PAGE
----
Tef (Eragrostis tef (Zuccagni) Trotter) is a dual purpose cereal, valued for both grain and forage production in dry areas with a short rainy season. Tef grain is a staple food in Ethiopia and tef straw, the main by-product of tef grain production, is a basal component of livestock diets in this country. Since the late 1990s, the recognition of tef as a gluten-free cereal of good nutritional value has resulted in new found interest, particularly in industrialised countries (Baye, 2015). Both tef grain and tef straw are described in separate datasheets.
Tef is one of the fastest growing hay crops known, valued for its high yields and high quality. It is considered an emergency forage in drought prone areas (Miller, 2010; FAO, 2016). The use of tef for forage began in the late 19th century in South Africa during the Boer War, where it was used to feed horses and oxen (NRC, 1996). Today, while rarely grown specifically for forage in Ethiopia, tef is cultivated for hay in other countries, notably South Africa, Australia and the USA (Baye, 2015).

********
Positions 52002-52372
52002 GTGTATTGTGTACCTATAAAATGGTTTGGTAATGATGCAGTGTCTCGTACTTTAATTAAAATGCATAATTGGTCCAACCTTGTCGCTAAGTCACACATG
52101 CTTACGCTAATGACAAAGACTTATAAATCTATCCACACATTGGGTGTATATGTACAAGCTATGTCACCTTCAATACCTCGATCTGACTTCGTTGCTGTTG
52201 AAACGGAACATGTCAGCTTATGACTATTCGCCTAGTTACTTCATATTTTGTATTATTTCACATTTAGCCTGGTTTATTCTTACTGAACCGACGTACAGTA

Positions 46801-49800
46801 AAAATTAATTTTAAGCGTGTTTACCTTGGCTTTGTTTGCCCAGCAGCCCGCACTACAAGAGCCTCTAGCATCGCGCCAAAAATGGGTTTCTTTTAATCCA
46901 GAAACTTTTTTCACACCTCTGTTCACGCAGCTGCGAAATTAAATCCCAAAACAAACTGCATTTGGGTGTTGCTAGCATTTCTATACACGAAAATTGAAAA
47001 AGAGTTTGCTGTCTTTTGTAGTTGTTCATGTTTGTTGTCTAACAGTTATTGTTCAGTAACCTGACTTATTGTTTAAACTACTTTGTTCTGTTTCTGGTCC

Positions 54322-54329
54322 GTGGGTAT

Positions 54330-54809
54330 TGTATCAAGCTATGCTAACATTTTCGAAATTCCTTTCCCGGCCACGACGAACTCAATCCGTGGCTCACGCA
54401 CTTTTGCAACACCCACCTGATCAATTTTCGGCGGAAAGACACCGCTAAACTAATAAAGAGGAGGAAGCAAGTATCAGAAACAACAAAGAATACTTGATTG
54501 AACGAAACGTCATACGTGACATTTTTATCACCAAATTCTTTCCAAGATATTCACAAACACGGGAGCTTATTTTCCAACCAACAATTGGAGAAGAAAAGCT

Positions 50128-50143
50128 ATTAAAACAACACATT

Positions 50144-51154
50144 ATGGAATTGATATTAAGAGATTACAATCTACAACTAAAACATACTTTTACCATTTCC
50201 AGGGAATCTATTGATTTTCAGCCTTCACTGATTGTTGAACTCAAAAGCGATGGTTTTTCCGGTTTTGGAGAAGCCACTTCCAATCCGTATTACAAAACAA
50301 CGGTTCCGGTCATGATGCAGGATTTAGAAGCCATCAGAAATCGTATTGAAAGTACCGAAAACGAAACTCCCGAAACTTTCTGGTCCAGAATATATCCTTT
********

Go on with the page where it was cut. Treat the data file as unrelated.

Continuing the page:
Tef is an annual, leafy, tufted grass that reaches a height of 150-200 cm at maturity. The culms are fine, erect, simple or sparsely branched, prone to lodging. The root system is shallow and fibrous. Tef is a leafy species. Its leaves are glabrous, linear, 25-45 cm long x 0.1-0.5 cm wide. The seed head is a long panicle, 10-65 cm in length, bearing 10-40 slender racemes, which may be either very loose or very compact. Panicles bear 30-1100 spikelets. Fruits are ellipsoid, minute (1-1.5 mm x 0.5-1 mm), yellowish-white to deep brown caryopsis (grain) (Tefera et al., 2006; Seyfu Ketema, 1997).
Tef forage, as pasture, hay or silage, is a highly valued forage, known since the late 19th century for its palatability, high nutritive value, high yield, rapid growth, drought resistance and ability to smother weeds (Seyfu Ketema, 1997). Tef may also be used as an ornamental grass (Tefera et al., 2006). Two ecotypes of tef are cultivated in Ethiopia. The Hagaiz type has white seeds, matures slowly (150 days), makes higher demands on soil and cannot be grown above an altitude of 2500 m. The Tseddia type has brown seeds, matures early (90 days), can be grown above 2500 m and is superior for fodder production (NRC, 1996). In the USA, tef is subjected to breeding programmes in order to improve frost tolerance. While primarily fed to horses in this country, tef forage also shows potential for all classes of ruminants (Miller, 2010).